Jill Rohrbach, travel writer
Arkansas Department of Parks and Tourism
Sugarloaf Mountain, a 690-foot erosional remnant near the Little Red River, is a popular spot in Heber Springs.
The earliest white settlers called it Sugarloaf because it looked like the shape of the loaves of unrefined sugar in use at that time. That also became the name of the community that developed nearby. While the town name was later changed to Heber Springs, the mountain retained the name Sugarloaf, according to signage on the mountain trail.
The view from the mountain extends for miles in every direction, making it a popular destination throughout the years. Unfortunately, in addition to those who enjoyed getting out in nature to hike and climb Sugarloaf, it was also popular with graffiti artists. More than a decade ago, every boulder and surface along the trail up to the summit was painted.
But area residents Frank Barton and Joe Rath would change all that in 2007, according to a press release by resident Robin Harris. Their love of the mountain and interest in cleaning it up lead to the formation of the Sugarloaf Heritage Council, which is celebrating its 10th year. The organization, and the people who embody it, have much to celebrate – graffiti-free rock, new trails, community pride, plans accomplished, and plans for the future.
Community members, and business owners have been an intrigal part of the Council’s plan through volunteer hours and donated monies. There were phases to the plan that the Council first started with: remove graffiti, restore and enhance the Summit Trail, create the Tonawanda Trail (Base Trail), and create the Wildlife Trail.
Removal of the graffiti seemed insurmountable. The paint was so thick they couldn’t find anything that worked to take it off, until Baggett found Elephant Snot. Of a consistency and color that reflects its name, the expensive solution was painted over the graffiti and then removed by a pressure washer, an arduous task on its own. After buying a pump, hauling barrels of water up the mountain, then raising more funds to put in a water line, they eventually found a method that worked. To reach all of the graffiti, they had to hang by ropes with the force of the pressure washer pushing them away from the mountainside as they sprayed. It took almost two years before the graffiti was gone.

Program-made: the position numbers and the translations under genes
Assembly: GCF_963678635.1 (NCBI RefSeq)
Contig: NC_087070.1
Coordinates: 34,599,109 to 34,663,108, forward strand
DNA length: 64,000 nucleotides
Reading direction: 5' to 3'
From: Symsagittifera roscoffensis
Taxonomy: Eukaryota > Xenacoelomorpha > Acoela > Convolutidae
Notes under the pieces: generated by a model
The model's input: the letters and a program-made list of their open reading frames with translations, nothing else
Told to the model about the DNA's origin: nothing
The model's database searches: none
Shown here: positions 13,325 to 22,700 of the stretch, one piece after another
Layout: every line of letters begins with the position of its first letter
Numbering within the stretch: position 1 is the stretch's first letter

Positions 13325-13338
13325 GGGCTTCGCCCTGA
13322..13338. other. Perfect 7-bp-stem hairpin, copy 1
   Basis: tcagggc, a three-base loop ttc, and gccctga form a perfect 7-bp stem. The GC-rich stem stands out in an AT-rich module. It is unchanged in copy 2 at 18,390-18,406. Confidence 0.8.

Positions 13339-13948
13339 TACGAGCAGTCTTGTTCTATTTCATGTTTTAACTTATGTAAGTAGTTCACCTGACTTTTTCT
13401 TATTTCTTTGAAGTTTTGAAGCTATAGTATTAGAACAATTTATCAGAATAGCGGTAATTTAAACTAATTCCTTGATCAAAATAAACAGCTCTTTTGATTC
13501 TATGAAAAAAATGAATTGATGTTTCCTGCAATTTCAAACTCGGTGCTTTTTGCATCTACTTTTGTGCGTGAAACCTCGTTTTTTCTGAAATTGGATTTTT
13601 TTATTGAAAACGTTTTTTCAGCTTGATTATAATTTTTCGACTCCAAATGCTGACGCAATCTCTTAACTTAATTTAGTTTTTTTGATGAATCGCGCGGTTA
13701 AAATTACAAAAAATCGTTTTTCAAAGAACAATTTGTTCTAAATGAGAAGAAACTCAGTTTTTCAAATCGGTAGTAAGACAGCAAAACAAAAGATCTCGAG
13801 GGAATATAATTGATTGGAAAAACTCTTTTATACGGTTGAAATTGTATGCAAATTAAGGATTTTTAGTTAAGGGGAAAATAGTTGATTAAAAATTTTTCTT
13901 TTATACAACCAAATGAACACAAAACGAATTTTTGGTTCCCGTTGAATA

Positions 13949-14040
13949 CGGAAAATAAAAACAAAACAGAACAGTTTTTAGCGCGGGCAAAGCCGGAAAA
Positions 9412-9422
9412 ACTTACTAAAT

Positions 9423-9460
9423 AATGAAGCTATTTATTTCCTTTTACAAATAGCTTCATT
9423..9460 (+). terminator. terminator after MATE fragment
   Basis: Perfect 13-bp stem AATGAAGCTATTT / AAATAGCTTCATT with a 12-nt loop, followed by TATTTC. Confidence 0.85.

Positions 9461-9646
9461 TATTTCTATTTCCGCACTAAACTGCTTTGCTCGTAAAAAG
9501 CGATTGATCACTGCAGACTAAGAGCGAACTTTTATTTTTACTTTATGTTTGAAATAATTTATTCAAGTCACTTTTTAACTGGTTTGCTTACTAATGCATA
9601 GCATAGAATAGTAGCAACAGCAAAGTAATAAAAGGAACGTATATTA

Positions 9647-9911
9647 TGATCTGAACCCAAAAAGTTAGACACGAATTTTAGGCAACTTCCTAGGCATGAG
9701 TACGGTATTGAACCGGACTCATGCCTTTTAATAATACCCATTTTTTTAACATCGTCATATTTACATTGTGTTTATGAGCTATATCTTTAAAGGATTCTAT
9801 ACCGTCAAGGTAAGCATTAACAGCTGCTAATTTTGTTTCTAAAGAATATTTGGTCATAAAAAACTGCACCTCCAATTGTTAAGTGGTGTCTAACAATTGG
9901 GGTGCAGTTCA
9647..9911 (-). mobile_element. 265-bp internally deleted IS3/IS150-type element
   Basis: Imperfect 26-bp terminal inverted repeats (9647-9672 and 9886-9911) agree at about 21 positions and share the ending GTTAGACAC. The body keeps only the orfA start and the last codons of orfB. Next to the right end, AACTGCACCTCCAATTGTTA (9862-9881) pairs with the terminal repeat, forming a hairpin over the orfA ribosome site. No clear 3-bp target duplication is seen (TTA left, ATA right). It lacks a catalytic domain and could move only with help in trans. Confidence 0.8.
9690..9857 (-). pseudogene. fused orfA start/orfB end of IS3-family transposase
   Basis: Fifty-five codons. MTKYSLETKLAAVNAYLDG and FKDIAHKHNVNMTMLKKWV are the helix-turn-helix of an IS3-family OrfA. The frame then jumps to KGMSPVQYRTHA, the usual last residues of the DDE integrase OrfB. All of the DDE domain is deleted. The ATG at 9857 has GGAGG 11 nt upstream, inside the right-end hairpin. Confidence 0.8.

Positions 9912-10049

Around this time, the Greers Ferry Lake/Little Red River annual cleanup included the Sugarloaf Mountain in its efforts. It had never been done before and more than two dozen people collected over 600 pounds of trash around the mountain
Finally, the council turned its attention to the trails.
Volunteers installed bridges, cleared trails, blazed a trail with chainsaws along the old Missouri North Arkansas Railroad bed, and spread gravel. Summit Trail, Tonawanda Base Trail, Sulfur Creek Trail and ADA compliant Hidden Pond Trail are available for exploration. The Wildlife Trail is currently under construction. When this trail is finished, the original plan established by the Sugarloaf Heritage Council will be complete.
The mountain trails took shape because of grants, fundraisers, and the sweat of volunteers, which came from not only the Council but also churches, and businesses. The Council contributed more than 600 hours of volunteer labor which combined with others allowed Heber Springs to be named the Volunteer City of the Year in 2013.
So grab your friends and family and head to Sugarloaf Mountain. As you enjoy the scenery and view, say thanks to the Sugarloaf Heritage Council and all of those caring souls who donated their time.
Jill Rohrbach, travel writer